Western Bay of Plenty District Council's annual Community Matching Fund opens today with $140,000 available for not-for-profit community groups.

Groups that are able to "match" the council's cash grant – in volunteer hours, cash or similar matching criteria can apply. The fund is split into $40,000 for environmental projects and $100,000 for the general fund.

Last year the Rotoehu Ecological Trust (RET) was granted $10,000 to expand its pest control programme in Pongakawa to protect the endangered kōkako.

The council's community relationships environment officer, Glenn Ayo, said the trust was a great example of an organisation that fitted the fund's criteria.

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The trust helped local Department of Conservation (DoC) staff with management of the forest and the kōkako.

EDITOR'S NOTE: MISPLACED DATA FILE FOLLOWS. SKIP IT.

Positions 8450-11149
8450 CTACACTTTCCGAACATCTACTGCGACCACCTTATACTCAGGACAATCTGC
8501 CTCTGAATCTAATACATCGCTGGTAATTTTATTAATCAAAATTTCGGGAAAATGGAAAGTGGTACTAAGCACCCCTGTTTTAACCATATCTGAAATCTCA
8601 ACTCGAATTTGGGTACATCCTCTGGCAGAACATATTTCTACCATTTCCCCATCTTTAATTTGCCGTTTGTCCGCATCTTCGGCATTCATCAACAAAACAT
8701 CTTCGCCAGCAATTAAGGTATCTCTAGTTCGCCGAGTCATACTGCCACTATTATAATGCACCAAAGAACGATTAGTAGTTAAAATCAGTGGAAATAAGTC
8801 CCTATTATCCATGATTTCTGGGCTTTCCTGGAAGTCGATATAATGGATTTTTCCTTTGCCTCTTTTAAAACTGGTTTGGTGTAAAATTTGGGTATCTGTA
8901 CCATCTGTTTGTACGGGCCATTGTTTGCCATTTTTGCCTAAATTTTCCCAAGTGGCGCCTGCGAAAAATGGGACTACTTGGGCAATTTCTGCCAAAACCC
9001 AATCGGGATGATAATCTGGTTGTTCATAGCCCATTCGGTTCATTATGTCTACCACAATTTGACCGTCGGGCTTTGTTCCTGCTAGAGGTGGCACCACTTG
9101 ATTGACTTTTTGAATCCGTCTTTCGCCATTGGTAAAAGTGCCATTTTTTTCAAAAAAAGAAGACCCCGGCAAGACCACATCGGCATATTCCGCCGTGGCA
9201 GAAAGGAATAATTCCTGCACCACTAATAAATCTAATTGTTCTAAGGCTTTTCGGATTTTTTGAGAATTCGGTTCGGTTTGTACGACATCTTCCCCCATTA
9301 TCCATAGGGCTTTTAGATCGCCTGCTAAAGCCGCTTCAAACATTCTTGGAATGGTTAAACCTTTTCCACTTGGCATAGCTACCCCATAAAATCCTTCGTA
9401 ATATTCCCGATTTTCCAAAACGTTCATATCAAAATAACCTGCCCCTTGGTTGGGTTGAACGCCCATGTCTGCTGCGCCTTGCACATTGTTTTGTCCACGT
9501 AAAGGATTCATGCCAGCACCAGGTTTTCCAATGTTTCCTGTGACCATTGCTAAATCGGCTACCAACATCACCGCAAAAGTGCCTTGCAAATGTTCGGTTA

Chairwoman Sarah Orton says the kōkako is considered the keystone species of the Rotoehu Forest. The trust works on the principle that if this taonga is protected and allowed to flourish, other flora and fauna will also thrive.

"As with many of our threatened bird species, most people have never seen a kōkako," Orton said.

Western Bay of Plenty District Council's community relationships environment officer Glenn Ayo capturing and banding a kōkako. Photo / Supplied
Western Bay of Plenty District Council's community relationships environment officer Glenn Ayo capturing and banding a kōkako. Photo / Supplied

"It comes as a surprise to learn that in the hills south of Pongakawa we have one of the country's most important places for conservation of a rare and extraordinary bird."

The latest 2019 kōkako census of 1200ha of the Rotoehu Forest found 133 pairs and eight singles (274 kōkako), of which 126 pairs and all singles were within the managed area.

In 2013 the census covered only 601ha and found 50 pairs and 29 singles (129 birds total). The 2019 census has doubled the area and the kōkako.

Applications for this year's Community Matching Fund open from April 29 to May 29. For more information visit the council's website.